Munich took an international approach, commissioning artists from all over the world, but it doesn't have to be done this way. Many hosts commission artists from their own country. In 2012, London did just that, producing a vibrant set of posters from some big-name artists, including Michael Craig-Martin, Anthea Hamilton, Chris Ofili, Rachel Whiteread and others. Let the record show that Bob and Roberta Smith – who is the brilliant artist of the Art Matters painting you see as the logo of this podcast – designed one of the posters for the Paralympics.
'[The London organising committee] wanted to link the games, as de Coubertin had done in the beginning, with high aesthetic values and so four of the artists commissioned have actually previously won the Turner Prize, and five had represented the UK at the Venice Biennale,' says Margaret.
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Text in art has been an important element of contemporary art making since it came to prominent use in conceptual art in the 1960s. Here are some words in art from nine Counter Editions artists to contemplate and inspire you. Work details: #MichaelCraigMartin GO (2011) Edition of 250 Six colour screen print on 410gsm Somerset Satin paper. Produced by Coriander Studios, London 76 x 60cm Signed, numbered and dated by the artist on the reverse. @michaelcraigmartin123456 @countereditions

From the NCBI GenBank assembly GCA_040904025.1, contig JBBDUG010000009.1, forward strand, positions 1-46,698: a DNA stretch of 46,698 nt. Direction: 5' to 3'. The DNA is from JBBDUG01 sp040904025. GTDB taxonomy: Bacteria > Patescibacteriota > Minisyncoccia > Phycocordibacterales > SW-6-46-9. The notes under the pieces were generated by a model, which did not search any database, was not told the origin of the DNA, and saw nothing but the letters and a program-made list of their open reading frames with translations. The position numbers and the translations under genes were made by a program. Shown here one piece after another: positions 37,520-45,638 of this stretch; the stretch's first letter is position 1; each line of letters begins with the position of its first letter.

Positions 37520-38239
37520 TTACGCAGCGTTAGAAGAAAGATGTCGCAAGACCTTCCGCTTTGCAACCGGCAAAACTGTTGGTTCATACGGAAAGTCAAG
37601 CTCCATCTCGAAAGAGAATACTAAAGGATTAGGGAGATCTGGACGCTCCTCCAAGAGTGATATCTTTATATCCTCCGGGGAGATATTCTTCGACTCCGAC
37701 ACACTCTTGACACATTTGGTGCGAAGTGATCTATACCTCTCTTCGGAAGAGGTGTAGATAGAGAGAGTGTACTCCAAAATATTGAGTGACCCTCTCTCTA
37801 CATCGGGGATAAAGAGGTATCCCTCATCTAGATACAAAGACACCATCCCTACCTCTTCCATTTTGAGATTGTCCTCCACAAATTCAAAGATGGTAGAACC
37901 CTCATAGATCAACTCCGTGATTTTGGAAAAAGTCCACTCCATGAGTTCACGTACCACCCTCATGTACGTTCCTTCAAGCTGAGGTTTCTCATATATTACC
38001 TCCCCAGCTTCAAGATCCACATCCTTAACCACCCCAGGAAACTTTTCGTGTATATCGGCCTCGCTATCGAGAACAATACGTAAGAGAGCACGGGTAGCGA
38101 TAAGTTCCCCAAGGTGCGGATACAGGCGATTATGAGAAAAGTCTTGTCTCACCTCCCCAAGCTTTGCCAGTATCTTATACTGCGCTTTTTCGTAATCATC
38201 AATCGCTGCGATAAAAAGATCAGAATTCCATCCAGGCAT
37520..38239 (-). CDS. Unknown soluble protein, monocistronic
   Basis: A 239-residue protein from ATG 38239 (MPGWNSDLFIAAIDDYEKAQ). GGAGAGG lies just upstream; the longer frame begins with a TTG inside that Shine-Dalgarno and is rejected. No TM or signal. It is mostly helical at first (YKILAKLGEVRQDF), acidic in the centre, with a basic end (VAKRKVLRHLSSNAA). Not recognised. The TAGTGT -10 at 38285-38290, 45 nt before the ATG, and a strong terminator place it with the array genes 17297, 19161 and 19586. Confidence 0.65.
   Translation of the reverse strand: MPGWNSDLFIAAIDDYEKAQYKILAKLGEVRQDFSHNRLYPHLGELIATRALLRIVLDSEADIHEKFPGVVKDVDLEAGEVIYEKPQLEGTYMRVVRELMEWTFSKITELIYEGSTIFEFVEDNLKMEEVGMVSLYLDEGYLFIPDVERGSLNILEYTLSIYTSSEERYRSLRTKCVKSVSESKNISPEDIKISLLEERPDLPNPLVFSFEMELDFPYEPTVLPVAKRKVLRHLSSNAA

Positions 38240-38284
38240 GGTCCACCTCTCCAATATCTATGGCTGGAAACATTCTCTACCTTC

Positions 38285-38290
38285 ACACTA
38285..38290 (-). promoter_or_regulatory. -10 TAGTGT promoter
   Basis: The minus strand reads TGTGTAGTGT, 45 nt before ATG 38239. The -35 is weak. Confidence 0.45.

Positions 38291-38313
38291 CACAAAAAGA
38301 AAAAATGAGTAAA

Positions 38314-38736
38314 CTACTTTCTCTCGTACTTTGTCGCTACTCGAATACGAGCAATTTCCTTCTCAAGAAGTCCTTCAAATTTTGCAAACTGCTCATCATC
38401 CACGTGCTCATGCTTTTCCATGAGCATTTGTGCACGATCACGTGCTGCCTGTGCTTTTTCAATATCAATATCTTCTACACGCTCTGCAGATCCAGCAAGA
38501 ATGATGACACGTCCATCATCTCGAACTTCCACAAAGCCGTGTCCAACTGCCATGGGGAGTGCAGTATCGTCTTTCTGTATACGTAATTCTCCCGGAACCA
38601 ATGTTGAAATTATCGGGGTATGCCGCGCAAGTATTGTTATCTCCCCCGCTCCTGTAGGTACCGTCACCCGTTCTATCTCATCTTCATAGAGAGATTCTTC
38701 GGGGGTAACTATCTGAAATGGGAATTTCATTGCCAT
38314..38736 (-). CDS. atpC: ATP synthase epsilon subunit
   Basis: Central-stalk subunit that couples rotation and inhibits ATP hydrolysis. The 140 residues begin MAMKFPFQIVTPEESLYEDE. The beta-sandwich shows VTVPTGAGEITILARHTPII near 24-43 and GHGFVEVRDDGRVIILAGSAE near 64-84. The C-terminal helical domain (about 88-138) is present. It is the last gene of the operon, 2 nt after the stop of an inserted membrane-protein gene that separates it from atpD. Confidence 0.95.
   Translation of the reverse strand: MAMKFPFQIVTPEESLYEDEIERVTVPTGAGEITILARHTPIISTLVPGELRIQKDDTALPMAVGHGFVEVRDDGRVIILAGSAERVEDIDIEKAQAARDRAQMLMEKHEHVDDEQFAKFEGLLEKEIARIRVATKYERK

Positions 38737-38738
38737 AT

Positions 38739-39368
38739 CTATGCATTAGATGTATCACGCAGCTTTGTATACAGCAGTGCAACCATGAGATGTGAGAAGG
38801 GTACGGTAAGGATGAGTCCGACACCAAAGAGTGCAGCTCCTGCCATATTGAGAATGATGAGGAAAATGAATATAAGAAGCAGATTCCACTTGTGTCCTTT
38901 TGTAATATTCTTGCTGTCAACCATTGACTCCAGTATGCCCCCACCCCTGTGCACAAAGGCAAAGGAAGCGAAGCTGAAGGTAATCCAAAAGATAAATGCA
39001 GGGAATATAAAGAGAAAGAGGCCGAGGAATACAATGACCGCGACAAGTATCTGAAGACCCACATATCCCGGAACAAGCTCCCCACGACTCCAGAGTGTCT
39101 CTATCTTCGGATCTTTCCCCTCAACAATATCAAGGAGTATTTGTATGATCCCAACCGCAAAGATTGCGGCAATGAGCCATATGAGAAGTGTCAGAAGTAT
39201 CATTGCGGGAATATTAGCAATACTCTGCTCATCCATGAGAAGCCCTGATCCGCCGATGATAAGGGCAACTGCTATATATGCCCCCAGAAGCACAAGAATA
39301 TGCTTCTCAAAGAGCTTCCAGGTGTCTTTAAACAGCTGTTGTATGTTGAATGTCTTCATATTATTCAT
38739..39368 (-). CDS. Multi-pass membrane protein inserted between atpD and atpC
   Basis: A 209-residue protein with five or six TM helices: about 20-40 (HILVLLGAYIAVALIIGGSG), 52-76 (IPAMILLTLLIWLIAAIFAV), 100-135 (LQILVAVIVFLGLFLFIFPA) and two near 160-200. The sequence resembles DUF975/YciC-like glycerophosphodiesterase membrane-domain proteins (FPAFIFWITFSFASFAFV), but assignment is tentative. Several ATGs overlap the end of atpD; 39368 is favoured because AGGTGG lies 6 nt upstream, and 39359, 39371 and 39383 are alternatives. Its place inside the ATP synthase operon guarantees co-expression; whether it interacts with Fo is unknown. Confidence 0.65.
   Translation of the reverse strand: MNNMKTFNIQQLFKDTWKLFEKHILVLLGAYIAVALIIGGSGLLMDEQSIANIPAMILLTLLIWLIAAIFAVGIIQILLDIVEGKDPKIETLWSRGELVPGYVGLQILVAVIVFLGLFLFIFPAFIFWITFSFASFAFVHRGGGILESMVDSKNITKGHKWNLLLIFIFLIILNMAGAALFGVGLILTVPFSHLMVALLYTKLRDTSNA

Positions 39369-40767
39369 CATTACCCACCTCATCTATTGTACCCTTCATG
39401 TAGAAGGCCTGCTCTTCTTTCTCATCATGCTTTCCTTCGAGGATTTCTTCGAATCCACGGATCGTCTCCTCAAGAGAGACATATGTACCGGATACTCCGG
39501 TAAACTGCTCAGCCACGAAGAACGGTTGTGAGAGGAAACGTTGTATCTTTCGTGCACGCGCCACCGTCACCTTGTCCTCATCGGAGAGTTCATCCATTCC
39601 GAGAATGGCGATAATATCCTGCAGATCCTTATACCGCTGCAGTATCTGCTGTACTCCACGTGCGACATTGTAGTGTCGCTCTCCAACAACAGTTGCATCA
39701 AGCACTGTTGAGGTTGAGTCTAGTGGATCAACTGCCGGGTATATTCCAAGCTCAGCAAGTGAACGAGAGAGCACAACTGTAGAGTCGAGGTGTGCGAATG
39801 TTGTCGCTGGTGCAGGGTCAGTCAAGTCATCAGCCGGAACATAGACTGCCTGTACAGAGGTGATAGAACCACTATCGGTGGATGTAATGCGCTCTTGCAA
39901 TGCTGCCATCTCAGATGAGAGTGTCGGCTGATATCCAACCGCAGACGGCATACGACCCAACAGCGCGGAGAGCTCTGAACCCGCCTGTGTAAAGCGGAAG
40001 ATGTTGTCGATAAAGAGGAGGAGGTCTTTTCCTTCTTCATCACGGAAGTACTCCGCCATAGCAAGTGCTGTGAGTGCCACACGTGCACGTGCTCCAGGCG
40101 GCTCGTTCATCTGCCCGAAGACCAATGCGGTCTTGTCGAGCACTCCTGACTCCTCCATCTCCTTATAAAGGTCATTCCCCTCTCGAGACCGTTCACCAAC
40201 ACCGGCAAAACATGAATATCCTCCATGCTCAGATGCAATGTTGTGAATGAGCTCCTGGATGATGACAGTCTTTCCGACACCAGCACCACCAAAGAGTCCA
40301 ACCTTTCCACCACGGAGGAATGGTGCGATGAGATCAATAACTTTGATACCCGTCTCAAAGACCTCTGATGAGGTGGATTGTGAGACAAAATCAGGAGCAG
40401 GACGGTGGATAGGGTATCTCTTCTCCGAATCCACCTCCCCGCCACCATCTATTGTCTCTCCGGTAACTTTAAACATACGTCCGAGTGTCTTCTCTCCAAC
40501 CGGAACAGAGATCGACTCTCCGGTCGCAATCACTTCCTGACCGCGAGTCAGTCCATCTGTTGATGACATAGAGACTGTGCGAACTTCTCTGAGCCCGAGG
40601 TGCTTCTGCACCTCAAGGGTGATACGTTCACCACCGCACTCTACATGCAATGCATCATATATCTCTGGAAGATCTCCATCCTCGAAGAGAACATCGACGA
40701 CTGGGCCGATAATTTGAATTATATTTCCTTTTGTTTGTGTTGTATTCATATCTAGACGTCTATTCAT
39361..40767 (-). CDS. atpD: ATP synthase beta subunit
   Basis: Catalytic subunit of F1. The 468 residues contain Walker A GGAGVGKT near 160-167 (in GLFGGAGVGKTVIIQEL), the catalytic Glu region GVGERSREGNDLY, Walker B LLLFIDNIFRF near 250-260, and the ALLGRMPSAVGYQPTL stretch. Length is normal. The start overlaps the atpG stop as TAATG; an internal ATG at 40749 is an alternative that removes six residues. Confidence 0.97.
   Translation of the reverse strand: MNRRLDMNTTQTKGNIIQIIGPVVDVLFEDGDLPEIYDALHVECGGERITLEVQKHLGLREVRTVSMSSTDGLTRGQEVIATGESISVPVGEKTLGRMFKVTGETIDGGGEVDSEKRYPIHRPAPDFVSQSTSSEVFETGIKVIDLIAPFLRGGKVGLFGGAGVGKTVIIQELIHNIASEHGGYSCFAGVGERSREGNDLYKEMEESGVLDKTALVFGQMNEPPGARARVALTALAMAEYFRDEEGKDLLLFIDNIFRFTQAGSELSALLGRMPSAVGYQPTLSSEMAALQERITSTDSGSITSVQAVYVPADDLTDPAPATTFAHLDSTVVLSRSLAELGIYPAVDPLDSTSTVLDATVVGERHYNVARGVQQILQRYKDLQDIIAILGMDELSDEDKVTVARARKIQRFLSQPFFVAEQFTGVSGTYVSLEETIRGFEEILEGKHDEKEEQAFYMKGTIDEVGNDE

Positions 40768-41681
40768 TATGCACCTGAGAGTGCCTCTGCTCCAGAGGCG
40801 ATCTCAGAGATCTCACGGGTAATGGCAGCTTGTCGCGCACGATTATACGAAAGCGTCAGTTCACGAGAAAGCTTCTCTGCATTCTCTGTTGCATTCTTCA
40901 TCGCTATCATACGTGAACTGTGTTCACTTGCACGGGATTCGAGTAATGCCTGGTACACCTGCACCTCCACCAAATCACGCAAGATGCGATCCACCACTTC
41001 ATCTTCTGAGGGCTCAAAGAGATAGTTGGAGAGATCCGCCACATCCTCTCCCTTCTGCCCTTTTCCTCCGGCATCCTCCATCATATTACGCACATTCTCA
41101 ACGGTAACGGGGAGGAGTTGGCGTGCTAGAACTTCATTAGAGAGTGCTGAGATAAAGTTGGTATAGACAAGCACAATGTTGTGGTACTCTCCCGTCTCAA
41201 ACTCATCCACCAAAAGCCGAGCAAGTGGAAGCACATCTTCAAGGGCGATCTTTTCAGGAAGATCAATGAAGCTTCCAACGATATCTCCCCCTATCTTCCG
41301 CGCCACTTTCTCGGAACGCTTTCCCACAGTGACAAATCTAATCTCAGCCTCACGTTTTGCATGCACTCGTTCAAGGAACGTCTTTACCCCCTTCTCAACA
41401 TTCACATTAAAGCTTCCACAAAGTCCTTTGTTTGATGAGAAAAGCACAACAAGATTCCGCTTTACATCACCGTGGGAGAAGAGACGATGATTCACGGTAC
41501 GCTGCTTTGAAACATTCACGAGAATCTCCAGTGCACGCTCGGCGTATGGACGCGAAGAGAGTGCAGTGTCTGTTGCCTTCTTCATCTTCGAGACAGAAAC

These posters include some abstract interpretations of the Olympics and some ideas that are closer to what you might expect. Rachel Whiteread made a design that looked like cup rings in the Olympic colours of red, yellow, green, blue and black. Apparently, the playful take on the Olympic rings nearly wasn't approved for brand reasons.
Each artist has worked within their own unique style and it works well. This approach is something that has changed a lot since the early posters inspired by the classical world and more traditional symbols of national pride.
The posters for Tokyo 2020 draw on an interesting mix of artists.
British artist Chris Ofili returned to do a design called The Games People Play that shows figures contorting into impossible shapes in front of a pink-hued sun. There are also many Japanese artists represented, including manga artist Naoki Urasawa and the calligrapher Shoko Kanazawa. Urasawa's comic-like poster conveys the action and dynamism people love so much in manga, and celebrates a brilliant Japanese art tradition. As the years have progressed, the art and design of the Olympics have become an important way of building excitement and anticipation for one of the world's biggest sports competitions.
'They herald the games, they shape our expectations of what's to come, and they're a fascinating historic record of course,' says Margaret. 'They sometimes reflect contemporary art movements, and highly collectable works of art and design, that are often the images that remain in our mind's eye when we think back over past Olympics.'